# 21947

ECCLESTON, Gregory C.

Granville Stapylton : Australia Felix 1836 : second in command to Major Mitchell (signed copy)

$165.00 AUD

Melbourne : Evandale Publishing, 2018. Oblong quarto, boards in dustjacket, pp. xix; 250; 46 pages of plates, a fine, new copy, signed by the author.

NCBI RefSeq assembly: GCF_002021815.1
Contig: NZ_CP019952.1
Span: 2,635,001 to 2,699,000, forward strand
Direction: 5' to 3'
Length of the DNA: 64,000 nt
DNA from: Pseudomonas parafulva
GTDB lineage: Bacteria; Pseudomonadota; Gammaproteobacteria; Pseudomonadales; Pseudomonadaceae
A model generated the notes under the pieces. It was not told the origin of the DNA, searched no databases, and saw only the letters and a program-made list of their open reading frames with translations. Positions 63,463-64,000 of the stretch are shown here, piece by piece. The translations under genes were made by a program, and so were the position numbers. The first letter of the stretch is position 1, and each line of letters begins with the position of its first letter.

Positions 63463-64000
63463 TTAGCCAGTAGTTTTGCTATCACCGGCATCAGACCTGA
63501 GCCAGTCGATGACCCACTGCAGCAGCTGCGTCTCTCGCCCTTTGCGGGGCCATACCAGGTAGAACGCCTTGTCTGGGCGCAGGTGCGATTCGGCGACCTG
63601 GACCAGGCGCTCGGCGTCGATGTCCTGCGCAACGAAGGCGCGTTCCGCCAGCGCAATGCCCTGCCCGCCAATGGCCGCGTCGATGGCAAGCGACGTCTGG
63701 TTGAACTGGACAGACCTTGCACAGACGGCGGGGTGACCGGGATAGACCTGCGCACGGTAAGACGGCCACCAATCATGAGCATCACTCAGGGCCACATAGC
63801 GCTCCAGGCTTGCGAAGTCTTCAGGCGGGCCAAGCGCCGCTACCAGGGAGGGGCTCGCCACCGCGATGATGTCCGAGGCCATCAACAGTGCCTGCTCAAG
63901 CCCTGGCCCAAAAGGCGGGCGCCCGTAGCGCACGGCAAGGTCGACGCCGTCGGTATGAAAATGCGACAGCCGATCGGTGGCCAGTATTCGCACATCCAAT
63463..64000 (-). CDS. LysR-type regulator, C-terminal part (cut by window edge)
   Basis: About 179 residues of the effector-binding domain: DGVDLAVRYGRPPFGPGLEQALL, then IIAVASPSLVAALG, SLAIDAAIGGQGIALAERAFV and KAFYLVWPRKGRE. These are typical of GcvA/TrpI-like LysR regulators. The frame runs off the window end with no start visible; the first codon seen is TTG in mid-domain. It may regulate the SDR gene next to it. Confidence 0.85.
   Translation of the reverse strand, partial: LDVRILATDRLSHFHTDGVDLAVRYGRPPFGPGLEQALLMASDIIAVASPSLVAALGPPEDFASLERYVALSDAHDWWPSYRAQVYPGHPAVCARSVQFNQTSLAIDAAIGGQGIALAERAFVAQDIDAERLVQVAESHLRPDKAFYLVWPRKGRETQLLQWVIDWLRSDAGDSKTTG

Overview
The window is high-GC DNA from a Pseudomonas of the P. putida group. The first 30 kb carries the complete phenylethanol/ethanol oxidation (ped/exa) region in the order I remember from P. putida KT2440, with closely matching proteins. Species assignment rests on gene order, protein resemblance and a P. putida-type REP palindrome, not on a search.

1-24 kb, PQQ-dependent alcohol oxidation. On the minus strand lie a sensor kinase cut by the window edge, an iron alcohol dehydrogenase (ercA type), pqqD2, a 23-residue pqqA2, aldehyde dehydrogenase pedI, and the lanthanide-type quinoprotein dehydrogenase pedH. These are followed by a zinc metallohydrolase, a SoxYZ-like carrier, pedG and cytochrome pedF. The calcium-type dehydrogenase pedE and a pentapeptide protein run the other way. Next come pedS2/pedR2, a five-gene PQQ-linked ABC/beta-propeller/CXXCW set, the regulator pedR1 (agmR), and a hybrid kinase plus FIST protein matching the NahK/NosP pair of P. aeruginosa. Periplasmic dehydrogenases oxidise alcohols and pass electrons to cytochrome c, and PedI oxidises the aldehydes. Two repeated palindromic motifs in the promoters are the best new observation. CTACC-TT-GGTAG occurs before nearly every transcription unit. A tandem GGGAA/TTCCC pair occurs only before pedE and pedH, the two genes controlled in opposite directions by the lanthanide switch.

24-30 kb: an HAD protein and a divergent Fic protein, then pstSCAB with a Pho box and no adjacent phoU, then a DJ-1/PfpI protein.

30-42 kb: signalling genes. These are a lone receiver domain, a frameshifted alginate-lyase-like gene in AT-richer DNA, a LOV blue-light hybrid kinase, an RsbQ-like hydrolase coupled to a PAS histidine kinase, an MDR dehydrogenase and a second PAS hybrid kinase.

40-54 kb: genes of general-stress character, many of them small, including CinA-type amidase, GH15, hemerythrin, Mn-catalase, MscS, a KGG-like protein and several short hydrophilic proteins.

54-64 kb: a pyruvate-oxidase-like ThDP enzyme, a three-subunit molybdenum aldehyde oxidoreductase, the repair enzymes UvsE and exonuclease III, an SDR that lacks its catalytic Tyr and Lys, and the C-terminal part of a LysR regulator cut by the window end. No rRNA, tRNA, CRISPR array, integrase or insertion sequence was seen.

“Granville Stapylton Australia Felix 1836 Second-in-command to Major Mitchell is based on the true journals of the pioneer land surveyor Granville Stapylton when he accompanied Major Thomas Mitchell on the famous ‘Australia Felix’ expedition in 1836. This expedition proceeded down the Lachlan, Murrumbidgee and Murray rivers into far western New South Wales, before crossing into what is now Victoria and proceeded south past the Grampians to the coast at Portland, before returning via Mount Macedon to the settled areas near Gundagai. Stapylton’s journals clarify when and where several natural history discoveries were made, including that of the now extinct Pig-footed Bandicoot, the now extinct White-footed Rabbit-rat, and the first-ever sighting of an australite. The journals describe several first contacts with the indigenous people, the sometimes-fraught relationship between himself and Mitchell, and Stapylton’s concern for the welfare of the young girl Ballandella, whom Mitchell took home to raise with his family; one of the first instances of the ‘stolen generation’. Being of the aristocracy, Stapylton found it hard to fraternise with the convicts in the team, but by the end of the expedition he had warmed sufficiently to praise them for always treating Turandurey (Ballandella’s mother) with respect. The book later describes the attack on Stapylton’s survey camp in far north-eastern New South Wales, inland from Mount Warning, in 1840, resulting in the murder of Stapylton and one of his men. The farcical criminal trial in Sydney in 1841 is described in detail, with the men adjudged guilty being brought back to the infant Brisbane Town to be publically hanged from the vanes of the windmill. Also revealed is Mitchell’s assuming responsibility for Stapylton’s baby son, including his care and schooling until he was old enough to become employed.”–Dust jacket.